The Walking Dead, AMC’s biggest cash cow has grown into a leviathan as lifeless as the zombie flesh-eating monsters that populate its world, says Tom Hitchenor.
Shuffling, meandering, groaning, and lethargic. The Walkers in The Walking Dead bear some considerable resemblance to the show itself, a kind of Meta similarity that showrunners and comic book creators Robert Kirkman, Tony Moore and Charlie Adlard would not find favorable. Well into its eighth season after its 2010 beginning, it offers no sign of reaching a fitting conclusion after a renewal for a Season 9 with a view to continuing even beyond that. It begs the question, is this the new era of TV programming? So long as the money is right, are we set for institutions rather than creative works of fiction with much needed limited shelf lives? AMC, the production company for the show, chief Josh Sapan was quoted as saying “The use of the word ‘franchise,’ we don’t take lightly. It’s not a sloppy or casual word. We’ve studied the best. Some have been around 30, 40, 50 years. We have a chance for a lot of life in the franchise.” Although he was referring to the franchise as a whole, choosing to include sister production Fear the Walking Dead, it is a slightly disheartening statement for those who like closure in what they choose to watch.
Upon its debut, The Walking Dead was a revelation. In hindsight, it’s surprising that the zombie apocalypse subject matter wasn’t tapped for its television potential earlier. The graphic novels of the same name offer a ready-made fan base whilst providing established characters for the writers to expand on. Frank Darabont, co-creating and directing much of Season 1, was a safe pair of hands to launch the franchise to its staggering debut. The pilot, Days Gone By, remains to this day one of the great opening episodes. For the uninitiated, small town Georgia Deputy Sherriff Rick Grimes (Andrew Lincoln) wakes from a coma to find a world gone crazy and infected with reanimated corpses. The entire first season was fresh, unique and daring in addition to being visceral and violent. It was met with critical acclaim and the highest viewing figures that AMC had experienced up until that point.
It’s not too much of a stretch to argue that this was its zenith. The follow up series was criticised for its pacing issues, and whilst Season 3 saw an upturn in quality with the introduction of much loved villain, The Governor. Intriguing locations choices are a strong point, including large-scale prison that is home for a period, coupled with the current model village fortress style set up of Alexandria in the later years, but this is endemic of the direction that we seem to be heading. Our protagonists wander from curious home to curious home, face off against one flawed yet compelling villain to another one, as aimless as the cannibal munchers that inhabit the new world.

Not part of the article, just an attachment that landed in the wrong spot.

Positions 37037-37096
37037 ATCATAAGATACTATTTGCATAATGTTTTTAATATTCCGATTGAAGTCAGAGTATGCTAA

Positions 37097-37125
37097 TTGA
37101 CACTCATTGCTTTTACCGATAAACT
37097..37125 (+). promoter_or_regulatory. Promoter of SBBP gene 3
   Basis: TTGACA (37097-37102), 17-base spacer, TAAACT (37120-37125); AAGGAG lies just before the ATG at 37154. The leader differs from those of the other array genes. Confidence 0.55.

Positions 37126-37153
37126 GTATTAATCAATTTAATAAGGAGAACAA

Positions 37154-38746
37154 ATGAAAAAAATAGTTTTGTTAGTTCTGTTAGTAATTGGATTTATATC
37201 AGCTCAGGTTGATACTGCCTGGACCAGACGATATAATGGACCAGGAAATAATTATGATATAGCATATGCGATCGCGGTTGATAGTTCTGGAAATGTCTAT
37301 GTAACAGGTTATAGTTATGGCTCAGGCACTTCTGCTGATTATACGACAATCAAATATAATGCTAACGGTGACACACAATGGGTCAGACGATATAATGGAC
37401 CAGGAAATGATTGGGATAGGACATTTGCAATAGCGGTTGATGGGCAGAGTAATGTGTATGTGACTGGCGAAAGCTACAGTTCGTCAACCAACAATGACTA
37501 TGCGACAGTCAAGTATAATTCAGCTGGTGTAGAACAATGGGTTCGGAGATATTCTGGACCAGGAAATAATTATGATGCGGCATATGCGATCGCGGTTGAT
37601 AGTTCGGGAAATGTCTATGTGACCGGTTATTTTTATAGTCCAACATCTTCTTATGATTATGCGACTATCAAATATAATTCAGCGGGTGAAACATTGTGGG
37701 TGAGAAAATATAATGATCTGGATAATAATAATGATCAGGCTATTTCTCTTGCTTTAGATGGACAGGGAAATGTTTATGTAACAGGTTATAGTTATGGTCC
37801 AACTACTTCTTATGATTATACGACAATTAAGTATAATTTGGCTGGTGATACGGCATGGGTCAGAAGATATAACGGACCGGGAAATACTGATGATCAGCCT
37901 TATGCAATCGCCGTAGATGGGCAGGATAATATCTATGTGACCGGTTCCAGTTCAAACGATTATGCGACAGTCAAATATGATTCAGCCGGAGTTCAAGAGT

The Walkers themselves have lost all previous sense of threat to the main characters, seemingly there to provide a break from development scenes or to provide gratuitous violence. This may sound flippant, as the show does provide some genuine shock demises, great set pieces (often involving scenes with exotic looking Walkers) and excellent individual episodes, but it has all become rather formulaic. Episode 5 of the latest season posted the lowest viewing figures for eight years with 7.85 million viewers tuning in to watch events. Whilst this very large figure may appear to cause about as much worry and headache as sharing a hammock with a sleeping puppy on a Barbados beach, it is an alarming decrease to its Season 2 levels of viewership. Coupled with mixed critics reviews at best, including a 60% rating on Rotten Tomatoes for last year’s offering, even its most ardent supporters must admit its become a frustrating and tedious watch at times.
With all the above evidence mounting, most TV execs would most probably decide to cut their losses and bring the proceedings to a swift conclusion. However, the amount of revenue that The Walking Dead generates for AMC is astronomical, and key for its growth and expansion. The media giant, which also owns BBC America, posted a $13 million increase from last year, to $648 million in total and added 15 million extra subscribers across all platforms also. Although it would be trivial to suggest that the media company relies solely on its golden goose, it is a very large cog in a massively expanding machine.
The question remains, should good business decisions outweigh the quality of its programming? With Breaking Bad and Mad Men on its CV, shows that were excellent but recognised the need to gracefully step aside when the time came, surely the same conversation regarding The Walking Dead should be had? But, with the aforementioned loyal fan base and marketing opportunities (the graphic novel itself and the excellent video game series) the bloated and self-serving show must go on. On a personal level, I would rather take my chances in the world filled with flesh eating monsters than one where revenue levels trumps creativity and good art.